1. Is POP3 still used today?
    While IMAP is growing in popularity, many email providers and users still utilize POP due to its simplicity and offline access capabilities. As one of the earliest and most widely supported email protocols, POP3 remains relevant even as newer standards emerge.
  1. What are the advantages of POP3?
    POP3’s main advantages are: very easy to set up, requires less storage space on mail servers, allows offline access to emails once downloaded, provides stable and reliable performance. These benefits make it a time-tested, useful protocol.
  1. What are the disadvantages of POP3?
    Some disadvantages of POP3 include only being able to access emails from one device/client at a time compared to IMAP synchronization, lack of backup access to messages deleted on the mail server, no cloud-based features, and less secure than modern alternatives.
  1. When should I use POP3 instead of IMAP?
    In general, POP3 makes more sense for individual email users who want to download emails to a single main computer for storage. People who need access to the same inbox across multiple devices are better served by IMAP synchronization.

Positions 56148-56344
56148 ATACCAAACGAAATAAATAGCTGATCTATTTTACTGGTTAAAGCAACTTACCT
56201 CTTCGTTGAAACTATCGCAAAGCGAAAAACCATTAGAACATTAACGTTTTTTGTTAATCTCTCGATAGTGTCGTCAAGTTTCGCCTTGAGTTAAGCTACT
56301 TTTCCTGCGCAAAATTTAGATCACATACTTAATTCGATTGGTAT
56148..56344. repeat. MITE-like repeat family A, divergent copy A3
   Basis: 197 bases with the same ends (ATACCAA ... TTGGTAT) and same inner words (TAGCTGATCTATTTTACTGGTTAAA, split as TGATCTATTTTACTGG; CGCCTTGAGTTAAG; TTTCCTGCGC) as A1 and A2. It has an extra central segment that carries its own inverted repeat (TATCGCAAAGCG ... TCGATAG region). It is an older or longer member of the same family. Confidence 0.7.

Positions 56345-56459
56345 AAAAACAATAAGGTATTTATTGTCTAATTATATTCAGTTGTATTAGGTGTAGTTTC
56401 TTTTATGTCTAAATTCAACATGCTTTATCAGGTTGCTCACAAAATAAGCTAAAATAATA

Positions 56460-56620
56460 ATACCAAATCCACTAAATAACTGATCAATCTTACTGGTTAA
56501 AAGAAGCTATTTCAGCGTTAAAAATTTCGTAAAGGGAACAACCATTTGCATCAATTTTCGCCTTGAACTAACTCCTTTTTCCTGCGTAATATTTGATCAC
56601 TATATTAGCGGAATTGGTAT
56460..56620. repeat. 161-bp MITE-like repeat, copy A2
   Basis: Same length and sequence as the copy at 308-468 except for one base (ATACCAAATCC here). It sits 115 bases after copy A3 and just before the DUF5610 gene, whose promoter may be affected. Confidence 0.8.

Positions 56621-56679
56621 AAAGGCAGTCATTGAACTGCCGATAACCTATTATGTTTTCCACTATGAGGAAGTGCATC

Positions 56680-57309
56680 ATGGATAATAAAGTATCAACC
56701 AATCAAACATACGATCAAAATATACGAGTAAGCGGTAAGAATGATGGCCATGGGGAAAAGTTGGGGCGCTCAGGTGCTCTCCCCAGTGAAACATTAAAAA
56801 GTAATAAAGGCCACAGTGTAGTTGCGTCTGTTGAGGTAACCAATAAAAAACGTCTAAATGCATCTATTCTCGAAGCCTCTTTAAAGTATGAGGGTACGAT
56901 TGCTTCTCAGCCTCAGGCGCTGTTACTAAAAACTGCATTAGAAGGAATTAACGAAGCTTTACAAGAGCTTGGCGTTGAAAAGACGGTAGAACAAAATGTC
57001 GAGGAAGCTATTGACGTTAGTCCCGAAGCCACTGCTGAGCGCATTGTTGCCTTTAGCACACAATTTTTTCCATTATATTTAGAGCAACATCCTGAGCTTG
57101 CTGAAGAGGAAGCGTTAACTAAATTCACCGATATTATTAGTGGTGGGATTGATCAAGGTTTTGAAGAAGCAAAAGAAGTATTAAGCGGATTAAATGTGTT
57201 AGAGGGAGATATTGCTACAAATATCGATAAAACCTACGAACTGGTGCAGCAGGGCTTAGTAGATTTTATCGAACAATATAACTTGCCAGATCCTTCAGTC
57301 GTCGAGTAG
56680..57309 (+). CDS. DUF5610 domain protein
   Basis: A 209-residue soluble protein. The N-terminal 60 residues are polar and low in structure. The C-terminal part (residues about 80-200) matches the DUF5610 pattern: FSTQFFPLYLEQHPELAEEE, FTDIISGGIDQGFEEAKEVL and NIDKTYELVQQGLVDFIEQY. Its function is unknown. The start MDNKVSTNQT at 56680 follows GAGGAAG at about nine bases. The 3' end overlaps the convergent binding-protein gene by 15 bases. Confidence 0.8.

1. Can POP3 and IMAP emails be combined in one folder?
    Yes, most modern email clients support accessing both IMAP and POP3 mailboxes, with the option to either keep them separate or merge them into combined folders within the email application if desired.
  1. Is Yahoo Mail POP or IMAP?
    Yahoo Mail supports both POP and IMAP protocols to sync your Yahoo email with other email clients. You can find options to enable both POP and IMAP under Settings > Accounts in the webmail interface.
  1. Can you set Gmail to always use POP3?
    Yes, in your Gmail account settings, you can configure your account to always download messages using POP3 instead of accessing them directly from the Gmail web interface. This will force Gmail to follow POP3 behavior across all email clients.
  1. What is better for Gmail POP or IMAP?
    For most Gmail users, IMAP is recommended for easy access across multiple devices and platforms. However, POP3 can be useful for those who want to primarily download messages directly to their main computer without taking up storage space in Gmail.
  1. Where do my messages go after downloading POP3 email?
    By default, most email clients will store downloaded POP3 messages in a local storage folder or database. The location varies across different applications but is usually easy to access to view messages offline.
  1. Can I restore POP3 emails after downloading?
    Unfortunately, no. A downside of POP3 is after the messages are downloaded via POP and deleted from the server, the mail server no longer has access to those emails to restore. Only the local copies are retained, so backups are important.